Chronic obstructive pulmonary disease (COPD) is an incurable progressive lung condition that kills over 5 million people every year. While smoking remains the single most important risk factor, genetics also clearly plays a key role; only one in four smokers are likely to develop COPD.
Understanding why some people are more predisposed to developing COPD than others is important because it could lead to more effective diagnoses and treatments. For example if identified early, genetic risk factors can be used as biomarkers, and high risk individuals advised to avoid smoking to prevent the onset of COPD.
Scientists recently made a significant breakthrough in this direction. Building on some of the pioneering findings of the EU-funded COPACETIC project, an international team of researchers carried out a comprehensive genomic analysis and were able to identify 13 new genetic regions associated with COPD. In addition, they also discovered four genetic regions that were not previously associated with any lung function trait.
An overlap between genetic risk of COPD and two other lung diseases – asthma and pulmonary fibrosis – was found. These discoveries will enable scientists to identify high risk individuals and focus on new biological pathways to deliver therapies for patients with this disease.
‘These findings would only be possible with the kind of large collaborative efforts that supports this study. Not only do the results build on our knowledge of COPD, but also reveal potential links with other lung diseases, like pulmonary fibrosis and asthma and can form the underpinnings of a precision medicine strategy for the treatment of more than one lung disease,’ said Dr. James Kiley, Director of the Division of Lung Diseases of the National Heart, Lung, and Blood Institute (NHLBI) of the National Institutes of Health (NIH) in the US.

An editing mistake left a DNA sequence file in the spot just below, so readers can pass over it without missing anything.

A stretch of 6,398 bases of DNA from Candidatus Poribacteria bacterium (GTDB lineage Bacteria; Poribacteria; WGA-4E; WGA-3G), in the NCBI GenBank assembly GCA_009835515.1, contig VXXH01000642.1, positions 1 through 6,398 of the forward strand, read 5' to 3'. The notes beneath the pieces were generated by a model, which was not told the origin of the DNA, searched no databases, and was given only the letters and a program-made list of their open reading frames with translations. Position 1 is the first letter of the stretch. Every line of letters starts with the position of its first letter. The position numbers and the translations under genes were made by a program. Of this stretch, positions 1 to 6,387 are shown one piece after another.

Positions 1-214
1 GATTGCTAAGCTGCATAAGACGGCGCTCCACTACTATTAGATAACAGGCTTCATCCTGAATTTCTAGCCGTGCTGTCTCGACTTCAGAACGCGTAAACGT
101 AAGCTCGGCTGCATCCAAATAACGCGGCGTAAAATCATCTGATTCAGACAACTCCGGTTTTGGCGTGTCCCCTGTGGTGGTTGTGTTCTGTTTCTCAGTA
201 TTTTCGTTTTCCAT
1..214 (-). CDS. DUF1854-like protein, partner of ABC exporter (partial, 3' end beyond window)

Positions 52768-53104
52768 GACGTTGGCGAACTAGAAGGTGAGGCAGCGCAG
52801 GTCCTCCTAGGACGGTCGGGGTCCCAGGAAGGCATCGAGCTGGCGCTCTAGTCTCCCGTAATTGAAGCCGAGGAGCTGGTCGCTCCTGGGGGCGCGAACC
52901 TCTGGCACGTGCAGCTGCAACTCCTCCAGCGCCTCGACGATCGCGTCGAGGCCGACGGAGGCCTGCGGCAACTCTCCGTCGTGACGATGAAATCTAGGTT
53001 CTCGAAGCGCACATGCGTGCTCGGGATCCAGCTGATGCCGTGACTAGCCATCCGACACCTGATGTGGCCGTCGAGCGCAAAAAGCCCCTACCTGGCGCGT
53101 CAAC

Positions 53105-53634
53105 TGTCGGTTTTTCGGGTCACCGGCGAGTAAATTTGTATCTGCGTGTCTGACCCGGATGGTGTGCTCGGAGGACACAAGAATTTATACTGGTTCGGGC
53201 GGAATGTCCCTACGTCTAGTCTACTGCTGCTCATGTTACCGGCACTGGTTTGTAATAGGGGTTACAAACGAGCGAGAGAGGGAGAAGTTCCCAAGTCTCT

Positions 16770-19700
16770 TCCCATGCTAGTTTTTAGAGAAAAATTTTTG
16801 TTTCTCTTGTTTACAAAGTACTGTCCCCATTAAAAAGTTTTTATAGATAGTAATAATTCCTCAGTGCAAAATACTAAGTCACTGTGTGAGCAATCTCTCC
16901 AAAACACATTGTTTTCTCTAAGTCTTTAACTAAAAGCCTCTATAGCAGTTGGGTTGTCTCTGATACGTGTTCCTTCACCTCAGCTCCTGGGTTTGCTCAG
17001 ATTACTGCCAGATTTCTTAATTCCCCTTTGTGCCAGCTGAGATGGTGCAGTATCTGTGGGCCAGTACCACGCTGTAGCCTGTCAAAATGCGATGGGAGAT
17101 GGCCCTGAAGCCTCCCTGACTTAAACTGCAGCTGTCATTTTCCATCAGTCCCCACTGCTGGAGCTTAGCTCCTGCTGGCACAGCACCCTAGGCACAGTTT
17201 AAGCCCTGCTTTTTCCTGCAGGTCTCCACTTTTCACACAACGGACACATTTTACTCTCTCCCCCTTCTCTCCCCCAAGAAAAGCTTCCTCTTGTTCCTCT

Building on knowledge
With scientific progress a continual process of building upon previous discoveries , these advancesin the field of COPD and genetics grew from important ground work carried out by COPACETIC. In this project, a consortium of researchers from the Netherlands, Denmark, Germany, Sweden and Poland conducted a genome-wide scan of individuals at high risk, collecting genetic material from thousands of smokers and non-smokers from across Europe.
Genome-wide association scans (GWASs) for COPD found approximately 350 DNA variations that were subsequently examined. Studies were also carried out to identify genes involved in chronic mucous hypersecretion and factors including, but not limited to, genetics leading to lung function decline. Baseline studies showed that COPD resulted from airflow obstruction or tissue damage, but not both.
These international efforts to better understand the genetics behind COPD have shown that while smoking remains the number one causal factor (and that stopping smoking is vital if COPD patients hope to get better), cessation on its own may not be enough to stave off the disease. While it is clear that genetics does play a role in who develops the disease, the task now is to find efficient ways of using biomarkers to identify those individuals, and to develop targeted therapies.